• Coming from El Nido, you will be 6 hours away from Port Barton.

How to Get Around

Aside from the above listed, you can actually just walk to the different parts of Port Barton since they’re not that large. They are not even considered a “town,” but are part of San Vicente.

If you need to explore deeper parts of Port Barton, rent a motorcycle or ride a jeepney. But for the most part, trekking by foot is recommended. Bring comfortable shoes and sandals!

Things to Do

Couple at the beach

Get ready to experience the true meaning of a halcyon day, when you plan your itinerary for Port Barton!

1. GO TREKKING.

When trekking, ask the locals for directions on where to go for the Pamuayan waterfall. Getting here by foot—which is really the only way—is 1.5 hours, but the view and privacy as you’re surrounded by ancient trees and abundant flora, is worth it. Start by hiking north of Greenview resort, along the beach.

2. DO ISLAND HOPPING.

Perhaps the most known tourist activity in Port Barton is the four tours for island hopping. Choose among A, B, C, and D, as each tour will vary slightly in their route.

Tour A is noted to be the most popular. You can also go the fancy way and rent a private boat for the day, then find an uninhabited island to feel truly connected to nature, and nothing else!

  • Tour A will visit Exotic Island, German/Inaladelan Island (which is a private property and will require a fee to enter), Twin Reef, and Fantastic Reef, if you want to go snorkeling.
  • Tour B will go to Paradise Island, German/Inaladelan Island, Aquarium Reef, and Wide Reef.
  • Tour C will see Exotic Island, Germain/Inaladelan Island, Paradise Island, and Fantastic Reef.
  • Tour D will take you to Exotic Island, the Marine Sanctuary, the Bigaho Waterfalls, and the Sandbar.

3. VISIT ITAYTAY BEACH.

This beach is considered by many to be Port Barton’s “main” beach area.

4. SWIM WITH TURTLES.

Go see the Secret Paradise Resort and Turtle Sanctuary, which is proudly the only turtle sanctuary in the country endorsed by the WWF-Philippines!

You may have to call in for a reservation and lodging here, but if you are a guest, you can roam around their 77-hectare property all day long!

5. LOUNGE AT THE LONG BEACH.

For that truly magical experience by the beach, go to Long Beach. This is where Palawan’s longest stretch of beach is located, and if you book a private boat, it can feel even more fantastic. You can get here via public fare, if that’s not your taste.

Beach/Island Tips

Sunny beach

  • Bring reusable water bottles. Not only is plastic, bottled water on Port Barton a little expensive (~PHP40), you’ll be doing your small share in keeping this small pocket of paradise clean. The caretakers of each island and private property meticulously take care of the beach, so do your part and help them out where you can.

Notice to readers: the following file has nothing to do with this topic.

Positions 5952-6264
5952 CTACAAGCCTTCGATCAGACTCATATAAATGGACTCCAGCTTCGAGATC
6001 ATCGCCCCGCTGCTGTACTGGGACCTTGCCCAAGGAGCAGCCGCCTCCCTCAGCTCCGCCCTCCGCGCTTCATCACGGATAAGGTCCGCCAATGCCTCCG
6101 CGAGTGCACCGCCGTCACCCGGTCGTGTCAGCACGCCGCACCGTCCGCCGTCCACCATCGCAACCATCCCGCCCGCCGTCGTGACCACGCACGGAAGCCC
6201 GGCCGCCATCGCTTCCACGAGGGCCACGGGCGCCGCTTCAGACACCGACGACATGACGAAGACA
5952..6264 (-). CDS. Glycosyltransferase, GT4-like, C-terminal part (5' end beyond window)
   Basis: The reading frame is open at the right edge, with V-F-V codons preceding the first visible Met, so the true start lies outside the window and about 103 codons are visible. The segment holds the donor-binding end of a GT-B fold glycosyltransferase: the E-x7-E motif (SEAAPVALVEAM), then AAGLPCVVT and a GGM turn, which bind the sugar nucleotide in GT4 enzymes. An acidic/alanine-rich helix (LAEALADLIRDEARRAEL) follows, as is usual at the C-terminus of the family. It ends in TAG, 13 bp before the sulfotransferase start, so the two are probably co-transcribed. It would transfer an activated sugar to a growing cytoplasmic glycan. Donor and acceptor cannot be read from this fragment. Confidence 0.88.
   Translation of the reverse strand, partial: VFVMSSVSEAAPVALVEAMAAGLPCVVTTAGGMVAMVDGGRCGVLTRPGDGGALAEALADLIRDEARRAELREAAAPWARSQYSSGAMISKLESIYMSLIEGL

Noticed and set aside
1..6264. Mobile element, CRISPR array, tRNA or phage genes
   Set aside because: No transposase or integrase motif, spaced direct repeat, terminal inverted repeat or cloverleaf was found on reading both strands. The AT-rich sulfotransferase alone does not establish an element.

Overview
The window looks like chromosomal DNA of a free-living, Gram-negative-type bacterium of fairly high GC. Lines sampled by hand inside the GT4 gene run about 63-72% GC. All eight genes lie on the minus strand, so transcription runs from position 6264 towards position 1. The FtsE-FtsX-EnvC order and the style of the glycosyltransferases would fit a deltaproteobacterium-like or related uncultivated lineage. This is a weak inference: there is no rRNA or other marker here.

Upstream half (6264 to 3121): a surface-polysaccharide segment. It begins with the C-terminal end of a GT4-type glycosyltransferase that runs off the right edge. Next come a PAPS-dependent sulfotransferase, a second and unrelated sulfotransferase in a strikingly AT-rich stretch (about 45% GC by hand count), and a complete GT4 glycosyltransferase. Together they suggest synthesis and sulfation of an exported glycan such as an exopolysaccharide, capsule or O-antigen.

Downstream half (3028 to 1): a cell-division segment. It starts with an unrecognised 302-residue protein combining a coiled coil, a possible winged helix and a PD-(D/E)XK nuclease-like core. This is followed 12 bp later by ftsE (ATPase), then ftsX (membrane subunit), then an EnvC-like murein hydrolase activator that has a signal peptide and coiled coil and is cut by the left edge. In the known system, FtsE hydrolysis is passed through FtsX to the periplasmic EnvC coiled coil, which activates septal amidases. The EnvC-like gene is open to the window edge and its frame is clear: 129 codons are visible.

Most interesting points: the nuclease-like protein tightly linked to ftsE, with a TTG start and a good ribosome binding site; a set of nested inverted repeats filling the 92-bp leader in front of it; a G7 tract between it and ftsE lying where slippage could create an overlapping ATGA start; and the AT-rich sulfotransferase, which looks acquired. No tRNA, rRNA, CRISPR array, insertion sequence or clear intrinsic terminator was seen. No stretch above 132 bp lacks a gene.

• Bring insect repellent for any jungle adventures. Port Barton only has one small clinic, so always exercise caution.
  • You may want to stay as disconnected as possible for this trip, as plenty of Port Barton’s establishments shut down electricity after midnight. They start it back up when night falls, at 6PM. If you’re picky about this, just bring your own fully-charged power bank.
  • You can leave your luggage at the Port Barton Tourist Association Center, where they’ll watch your stuff for a while.
  • Like most conservatory beaches, Port Barton will charge you an eco-environmental fee, one time. If they gave you something of a receipt to prove that you already paid, please keep it with you at all times.
  • You have to pay a PHP200 terminal fee at the PPS airport.
  • Port Barton has no banks, no ATMs, no malls, and no 5-star hotels to help you with anything more than the basics! This adds to the unspoiled, untouched feel that truly makes Port Barton a worthwhile experience.

Estimated Budget

Boat in the beach

Day tours will set you back around PHP3,000, but usually when the price reaches higher than PHP,2000, this is already for a whole group.

For two people, prepare around PHP2,000-PHP2,500.

Night tours are not recommended since there is no electricity on Port Barton. It may also get dangerous as the waters are not always good for swimming.

Other Possible Expenses

  • PHP50 environmental fee
  • PHP200 terminal airport fee at PPS
  • For van trips: PHP350 if you’re coming from San Jose Terminal, PHP500 if you’re coming from the airport. These are the rates from the two van operating companies Recaro and SBE.
  • From Roxas to El Nido, prepare PHP180
  • From Puerto Princesa to Port Barton, it’s PHP300. From Port Barton to Puerto Princesa, it’s PHP350.
  • PHP700 boat riding fees depending on the company you choose you ride with (This is a tourist fee that comes with lunch. It also supports the local boatman association, hence the bloat.)
  • PHP2,000-PHP4,000 for a private boat rental. PHP150 for public fares to places like Long Beach.
  • Inaladen Island needs a minimum of 5 people for a day trip, setting you back PHP1,500. This includes a round trip boat transfer from Port Barton’s proper, snacks, and a lunch. An overnight stay will cost PHP2,500 per person, minimum two people. This includes a tent with a foam bed, meals, and a kayak rental.
  • At Pamuayan Waterfalls, pay PHP300 for a local guide.

Ready to book your trip? Discover cheap hotel deals and cheap flights from carriers like Philippine Airlines,AirAsia, and more with Traveloka!